1. SLCMLC says:

        I think your point is invalid because you don’t provide an example of a sex trafficker or monster like Castro actually using the Plan B pill. Also, from what I understand the sex trade is rampant in Thailand where abortion is basically illegal. You’re making some really, really enormous leaps here man.

        I’m not really interested in debating contraception and Plan B and everything. I commented on the Bowman article I actually agree it makes NO sense to make it readily available to minors.

        Still though, I don’t know. You’re equating support for feminism and reproductive rights with an awful monster and the human sex trade. I mean, that’s really a leap. To steal a line from your other article, a bit of a “middle finger” to feminists.

        1. Tom Crowe says:

          Okay, I’ll ratchet it back a few notches to make the same point. A guy in my high school class got his next door neighbor’s daughter to have sex with him while her parents were away with some regularity. One time his condom broke. He was freaked out for a few days that she might have conceived. He stopped dipping in that well after that. He didn’t care about her at all, he was using her for sex and only stopped when he realized his actions might have what he considered to be negative ramifications for himself. Had the Plan B pill been available he would have been able to keep on keepin’ on, just feed her one of those pills should his condom break again, or stop using a condom entirely.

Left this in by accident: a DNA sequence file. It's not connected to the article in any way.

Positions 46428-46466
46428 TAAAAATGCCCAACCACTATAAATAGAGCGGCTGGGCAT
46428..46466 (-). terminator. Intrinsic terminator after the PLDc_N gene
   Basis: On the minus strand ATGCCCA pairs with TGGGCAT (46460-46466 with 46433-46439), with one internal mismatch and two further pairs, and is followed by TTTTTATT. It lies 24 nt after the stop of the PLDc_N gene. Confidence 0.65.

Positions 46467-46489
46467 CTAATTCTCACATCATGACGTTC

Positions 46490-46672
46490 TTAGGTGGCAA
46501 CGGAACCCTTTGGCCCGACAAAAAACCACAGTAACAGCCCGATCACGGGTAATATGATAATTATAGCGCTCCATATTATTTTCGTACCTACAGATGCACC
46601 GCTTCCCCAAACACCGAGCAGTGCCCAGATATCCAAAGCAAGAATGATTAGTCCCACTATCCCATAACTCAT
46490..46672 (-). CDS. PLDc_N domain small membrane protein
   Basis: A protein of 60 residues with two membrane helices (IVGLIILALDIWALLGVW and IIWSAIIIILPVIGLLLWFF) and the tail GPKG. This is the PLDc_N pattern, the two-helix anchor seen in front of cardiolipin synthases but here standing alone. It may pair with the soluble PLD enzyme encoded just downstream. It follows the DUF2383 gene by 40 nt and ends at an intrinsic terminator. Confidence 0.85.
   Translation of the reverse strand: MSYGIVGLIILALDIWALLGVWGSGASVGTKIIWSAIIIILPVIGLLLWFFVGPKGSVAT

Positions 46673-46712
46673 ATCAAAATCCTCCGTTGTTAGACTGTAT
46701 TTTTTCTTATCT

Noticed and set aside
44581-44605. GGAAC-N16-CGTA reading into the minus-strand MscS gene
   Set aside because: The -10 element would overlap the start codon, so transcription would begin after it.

He was using her for sex, nothing more. She was an object to him, not a human person, which existed in his mind only to give him sexual pleasure. This pill enables that behavior more than even a condom does.

          Extrapolate that scenario by a million, and that same logic applies to the people who do. not. care. about the young girls they abuse, whether because the girl is their daughter, niece, pupil, athlete, etc., including and up to their captive. The logic applies.

          I do not have to provide an example of it happening to make it abundantly clear that it is the sort of thing they would do.

          1. SLCMLC says:

            The example you provide of the high schooler is part of a complex debate about the role of contraception and how some use abortion as birth control. And as I said, I do not understand why this judge (who was appointed by Ronald Reagan) feels the need to make these pills readily accessible to minors who can’t drive a car. Insane to me. And it was insane to Obama, that’s why he tried to overturn the judge’s decision for years.

            I just don’t see how you are drawing such a clear link between “feminism” and the sex trade. I mean, this is REALLY a leap. Because people in the sex trade MIGHT like to use the same pills that some feminists support being legal? There are plenty of tools that evil people like Castro or sex traffickers might use for their own self interest. That doesn’t mean that these tools are necessarily evil or people who want these tools to be legal (but regulated) are contributing to the problem. Sex traffickers probably use cell phones, I don’t think people who want cell phones to be legal are responsible for this.